3 things VR won’t disrupt in Gamification
The future applications for Virtual Reality appear awesome. Healthcare, Education, Gaming and of course Gamification ‘appear’ to be ripe for disruption. VR’s ability to create almost any virtual environment you can imagine/code might be a Gamification game-changer: VR could deliver environments and simulations that could redefine how we increase engagement, new and tools for measurement and increase our assessment capabilities. At the very least it could become a powerful tool in Gamification’s commitment to “making everyday non-gaming environments fun and engaging” (Huib Langbroek.
Right now though it’s impact in certain areas will be limited. In some areas it will cause little to zero disruption (at least for the foreseeable future). Before I single out three particular areas I want to make something clear:
I consider the biggest barrier to VR’s mass adoption to be simple economics.
The prices of the leading VR headsets are extremely expensive. The cost for a PC or a console that meets the requirements to power these headsets are prohibitive. Yes production, competition and mass adoption will decrease the prices over time but not nearly as quickly as many might hope. The three particular areas VR will have minimal to no disruption are:
Stars and Badges
The ‘bread and butter’ of the Gamification industry, that being the systems of engagement for websites, forums etc, won’t be disrupted by VR. I’m not saying it won’t be in the distant future. I’m just saying right now it isn’t going to happen. These Gamification systems are primarily single screen user experiences delivered through either a computer system or mobile device. Perhaps in 50 years time when everyone has VR we’ll see these systems modified and implemented in a Avatar driven web experience. For now though it the impact will be minimal to zero change.
VR might deliver new ways to engage and more tools to measure but what it won’t disrupt is the core academic focus and methodology of Gamification. Our sector has years of research behind it – much of it focused on the user and not the ‘delivery system’. What Gamification primarily researches is the human mind, what makes it tick and how to engage with it. VR may give us new insights into this but anyone building Gamification systems for VR will still be heavily reliant on the research and tools from people like Yu Kai Chou, Gabe Zichermann or our own Huib Langbroek. Psychology first, delivery mechanism second. Virtual Reality will become just another tool in a few researchers toolbox.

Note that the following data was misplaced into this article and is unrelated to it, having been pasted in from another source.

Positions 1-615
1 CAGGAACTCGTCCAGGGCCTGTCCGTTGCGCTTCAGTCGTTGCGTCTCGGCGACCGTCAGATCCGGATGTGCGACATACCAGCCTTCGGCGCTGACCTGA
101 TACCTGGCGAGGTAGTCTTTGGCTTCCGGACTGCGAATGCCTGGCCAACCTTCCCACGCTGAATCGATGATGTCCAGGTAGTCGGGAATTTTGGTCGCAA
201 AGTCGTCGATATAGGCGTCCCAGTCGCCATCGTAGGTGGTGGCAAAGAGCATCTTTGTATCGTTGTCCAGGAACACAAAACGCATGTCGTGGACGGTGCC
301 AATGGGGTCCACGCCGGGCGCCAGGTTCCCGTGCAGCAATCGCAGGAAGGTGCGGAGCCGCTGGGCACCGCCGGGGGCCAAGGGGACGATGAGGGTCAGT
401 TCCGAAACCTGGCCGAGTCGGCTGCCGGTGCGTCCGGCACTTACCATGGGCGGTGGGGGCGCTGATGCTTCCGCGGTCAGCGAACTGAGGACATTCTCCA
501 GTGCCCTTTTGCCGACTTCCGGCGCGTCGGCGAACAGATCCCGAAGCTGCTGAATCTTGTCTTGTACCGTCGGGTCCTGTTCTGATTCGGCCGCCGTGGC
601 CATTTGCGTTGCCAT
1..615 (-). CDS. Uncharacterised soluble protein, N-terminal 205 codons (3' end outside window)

Mechanisms of Delivery
VR as a ‘game-changer’ is nowhere near what mobile phones have done. Forget First World. Think Third World.
Village School Myanmar (Source)
Mobile phones (alongside ever cheaper mobile devices) have forever changed people’s lives for the better. Even in the first world people prefer light mobile devices like Phablets and Surface like devices. If we’re talking offices and schools the vast majority will house simple workhouse machines one or two generations old.
Forgot seeing the expensive of upgrading schools and offices across the world to handle VR – never mind the cost of a VR headset for each user.
My point here is that for Gamification companies like us the mission is to break barriers – not build them.
We’ll use the most effective technologies and platforms that reach as many people as we can. That means using languages like html, java and non-platform specific technology to build our gamified skill assessment games. The same logic applies to any Gamification company seeking to maximize their client base: Mechanisms of delivery will match their target User’s level of technology.
It must be said that VR is not an Equalizer: It cannot effect change on the same scale as mobile devices or the world wide web. It is a singular technology that will be used on a limited scale (globally) by people and institutions with the money and infrastructure to deploy it. That will change (as I said before) when prices drop to an affordable level but a future where VR plays a defining role in Gamification’s primary quest is many years away.
This is the first in a series of short articles looking at new technologies like VR and AR and their impact on Gamification. We would LOVE to hear your comments and suggestions on this and future articles so please have your say below or on our Facebook page.